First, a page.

The Host – Review

The Host Review 3.5/5

As many of you may be put off by this film because it is Stephenie Meyer’s work, I do suggest you give it a chance, you maybe surprised by it’s interesting concept and stunning visuals. (Don’t worry there is no silly girl that finds it clinically depressing to be choosing between a werewolf or a vampire in this film.) 

The Host starts by telling us how perfect the world is and how everyone is equal. However this perfect world is no longer ours and is now run by an alien race called Souls that possess our bodies body snatcher style. When a soul named Wanderer (later nicknamed as Wanda) is inserted into the body of Melanie Stryder, to get information for a very unusually un-soul-like Seeker (souls answer to the police), she is surprised that Melanie still resides in the bodies mind.

Melanie, scared for her brother and lovers life, bombards Wanda with images of compassion to strike a chord in Wanda’s good will. Having developed this love for them, Wanda/Melanie then set out to find them. But they are unknowingly followed obsessively by the Seeker.

This is a great concept that I feel hasn’t had a real chance to be explored in Andrew Niccol’s screenplay much like his work with In Time. His answer to an internal dialogue between Wanda and Melanie is unoriginal, cheesy and at times laughable. I’d imagined whilst reading the book it would be a bit difficult to do, however sticking an echo on Mel’s voice over to me just didn’t work. Their conversations to each other were very unemotional and didn’t feel that they had that bond that they were meant to. With the exception of one scene nearer the end where it was done very well.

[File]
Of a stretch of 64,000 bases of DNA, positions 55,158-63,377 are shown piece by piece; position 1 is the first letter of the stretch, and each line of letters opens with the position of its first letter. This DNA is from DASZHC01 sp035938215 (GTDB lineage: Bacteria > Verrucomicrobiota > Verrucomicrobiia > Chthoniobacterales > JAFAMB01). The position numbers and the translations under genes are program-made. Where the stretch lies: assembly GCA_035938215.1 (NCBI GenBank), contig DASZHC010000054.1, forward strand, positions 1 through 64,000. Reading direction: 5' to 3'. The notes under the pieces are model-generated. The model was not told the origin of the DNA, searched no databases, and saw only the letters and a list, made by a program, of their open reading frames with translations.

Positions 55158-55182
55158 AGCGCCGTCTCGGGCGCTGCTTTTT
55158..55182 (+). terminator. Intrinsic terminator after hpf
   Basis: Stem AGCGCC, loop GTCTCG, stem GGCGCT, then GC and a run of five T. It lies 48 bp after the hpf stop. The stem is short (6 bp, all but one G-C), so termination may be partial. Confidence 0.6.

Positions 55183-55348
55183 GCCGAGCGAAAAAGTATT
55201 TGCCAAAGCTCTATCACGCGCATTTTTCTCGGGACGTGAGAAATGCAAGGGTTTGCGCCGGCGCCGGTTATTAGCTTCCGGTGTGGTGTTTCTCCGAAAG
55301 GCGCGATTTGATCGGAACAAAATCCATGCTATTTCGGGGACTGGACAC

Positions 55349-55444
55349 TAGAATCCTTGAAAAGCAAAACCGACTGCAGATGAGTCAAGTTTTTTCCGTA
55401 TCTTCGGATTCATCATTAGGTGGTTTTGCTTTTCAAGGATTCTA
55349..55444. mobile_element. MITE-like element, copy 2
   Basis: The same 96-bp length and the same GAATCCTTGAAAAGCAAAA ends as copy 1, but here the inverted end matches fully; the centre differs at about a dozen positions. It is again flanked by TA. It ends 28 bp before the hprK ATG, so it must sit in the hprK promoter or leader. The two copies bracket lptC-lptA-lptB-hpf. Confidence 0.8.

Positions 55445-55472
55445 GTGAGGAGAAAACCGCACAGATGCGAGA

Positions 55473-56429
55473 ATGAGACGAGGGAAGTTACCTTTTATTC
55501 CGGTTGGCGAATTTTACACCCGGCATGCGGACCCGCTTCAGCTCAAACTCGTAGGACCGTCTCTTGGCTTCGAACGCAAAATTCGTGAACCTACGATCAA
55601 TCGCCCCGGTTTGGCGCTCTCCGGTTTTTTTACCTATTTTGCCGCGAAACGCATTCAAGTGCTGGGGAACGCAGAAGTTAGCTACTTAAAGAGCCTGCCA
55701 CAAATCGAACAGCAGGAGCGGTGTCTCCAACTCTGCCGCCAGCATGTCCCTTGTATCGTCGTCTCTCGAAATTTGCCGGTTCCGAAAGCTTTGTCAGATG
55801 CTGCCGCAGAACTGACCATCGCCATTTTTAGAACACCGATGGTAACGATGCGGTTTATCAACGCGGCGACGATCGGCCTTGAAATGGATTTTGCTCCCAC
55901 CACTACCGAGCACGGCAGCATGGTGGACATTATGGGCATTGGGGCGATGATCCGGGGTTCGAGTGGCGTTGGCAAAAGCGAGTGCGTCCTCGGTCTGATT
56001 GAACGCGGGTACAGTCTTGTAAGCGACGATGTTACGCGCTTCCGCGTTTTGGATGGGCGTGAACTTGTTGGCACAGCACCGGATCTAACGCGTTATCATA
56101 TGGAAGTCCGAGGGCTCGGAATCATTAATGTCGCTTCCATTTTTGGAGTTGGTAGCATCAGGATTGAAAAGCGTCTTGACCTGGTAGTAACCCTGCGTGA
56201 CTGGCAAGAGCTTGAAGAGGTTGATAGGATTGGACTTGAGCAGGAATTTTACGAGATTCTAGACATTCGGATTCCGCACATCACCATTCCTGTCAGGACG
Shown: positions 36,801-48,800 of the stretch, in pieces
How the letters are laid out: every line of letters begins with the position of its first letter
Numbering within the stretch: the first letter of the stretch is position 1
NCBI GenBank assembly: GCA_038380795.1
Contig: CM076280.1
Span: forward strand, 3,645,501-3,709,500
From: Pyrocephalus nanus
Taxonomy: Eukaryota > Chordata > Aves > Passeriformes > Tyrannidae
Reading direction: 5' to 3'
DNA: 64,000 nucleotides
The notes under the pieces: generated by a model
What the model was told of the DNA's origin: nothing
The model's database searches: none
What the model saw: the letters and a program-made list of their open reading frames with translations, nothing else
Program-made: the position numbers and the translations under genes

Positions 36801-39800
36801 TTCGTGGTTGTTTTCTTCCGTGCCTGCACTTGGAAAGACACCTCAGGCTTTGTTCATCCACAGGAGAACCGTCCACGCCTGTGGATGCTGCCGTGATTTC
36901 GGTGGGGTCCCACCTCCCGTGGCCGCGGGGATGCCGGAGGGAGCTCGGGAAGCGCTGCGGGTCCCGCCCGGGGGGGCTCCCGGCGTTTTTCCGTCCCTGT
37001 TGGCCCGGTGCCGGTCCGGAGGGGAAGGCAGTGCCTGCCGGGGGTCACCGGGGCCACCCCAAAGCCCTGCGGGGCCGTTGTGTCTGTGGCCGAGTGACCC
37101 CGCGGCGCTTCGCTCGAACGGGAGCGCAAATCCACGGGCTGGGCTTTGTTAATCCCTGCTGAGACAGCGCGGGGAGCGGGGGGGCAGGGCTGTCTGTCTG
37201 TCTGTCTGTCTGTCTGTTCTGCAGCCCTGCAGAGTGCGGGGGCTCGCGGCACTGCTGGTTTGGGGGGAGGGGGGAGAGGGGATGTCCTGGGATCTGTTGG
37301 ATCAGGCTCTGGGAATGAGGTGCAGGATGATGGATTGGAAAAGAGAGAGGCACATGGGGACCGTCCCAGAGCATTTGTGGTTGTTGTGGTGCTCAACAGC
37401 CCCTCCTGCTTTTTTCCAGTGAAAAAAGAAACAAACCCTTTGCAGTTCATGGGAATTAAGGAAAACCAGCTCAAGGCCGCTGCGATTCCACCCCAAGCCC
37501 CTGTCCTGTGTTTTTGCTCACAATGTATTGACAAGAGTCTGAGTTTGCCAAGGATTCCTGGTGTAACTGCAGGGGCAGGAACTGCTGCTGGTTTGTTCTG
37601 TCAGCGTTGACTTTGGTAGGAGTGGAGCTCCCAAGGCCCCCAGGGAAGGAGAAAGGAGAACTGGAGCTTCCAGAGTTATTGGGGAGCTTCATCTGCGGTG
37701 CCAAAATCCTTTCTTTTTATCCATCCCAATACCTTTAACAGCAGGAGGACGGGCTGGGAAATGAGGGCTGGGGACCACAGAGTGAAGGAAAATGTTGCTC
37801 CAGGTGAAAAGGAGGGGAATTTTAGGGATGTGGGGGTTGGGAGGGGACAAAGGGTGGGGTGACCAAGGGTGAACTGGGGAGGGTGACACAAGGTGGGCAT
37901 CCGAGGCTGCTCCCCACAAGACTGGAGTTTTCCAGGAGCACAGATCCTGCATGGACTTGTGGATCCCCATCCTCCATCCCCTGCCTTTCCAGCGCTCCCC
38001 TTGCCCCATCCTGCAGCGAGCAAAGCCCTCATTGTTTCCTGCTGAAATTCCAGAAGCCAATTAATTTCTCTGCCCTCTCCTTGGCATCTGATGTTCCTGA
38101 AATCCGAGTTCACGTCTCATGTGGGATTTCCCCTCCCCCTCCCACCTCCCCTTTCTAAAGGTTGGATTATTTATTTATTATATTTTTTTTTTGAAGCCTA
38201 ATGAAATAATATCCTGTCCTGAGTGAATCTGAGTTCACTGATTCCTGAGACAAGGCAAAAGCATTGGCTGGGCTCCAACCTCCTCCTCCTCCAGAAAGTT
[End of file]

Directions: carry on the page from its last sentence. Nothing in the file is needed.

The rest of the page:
The love triangle, or love square is a bit strange on screen however it kind of works. We get top notch performance from Saoirse Ronan, William Hurt, Diane Kruger and that woman that plays the bitch mother in titanic. Lacking was Max Irons as Jared, Mel’s love interest whom comes across as dull, his native english accent kept popping out a few times too.

The visuals were stunning. The desert scenery and the set design was fantastic really upping this films credibility The once human world is now a cheerily eerie place, with futuristic chrome cars and helicopters with a mellow car chase that wasn’t too underplayed or over the top.

I feel that this film was missing something. Whilst I get that the main plot is a romance, I feel that the original work written by Meyer had more thought provoking sci-fi themes that Niccol could of conveyed nicely on film. We don’t get to learn much about the souls apart from they are lovely bunch of people that make our eyes have a beautiful silver rim, what little insight we do get provides the comic relief. Antonio Pinto provides a very atmospheric and strong score in the film that was nicely melancholic.

I was happy enough to watch it and not get bored. It was a mellow sci-fi film with a complicated romance that was more interesting than Meyer’s past films. The film does leave room for a sequel and with the romance plot resolved (and hopefully Niccol gone) I’d imagine the sequel would be promising.

So it gets a 3.5/5

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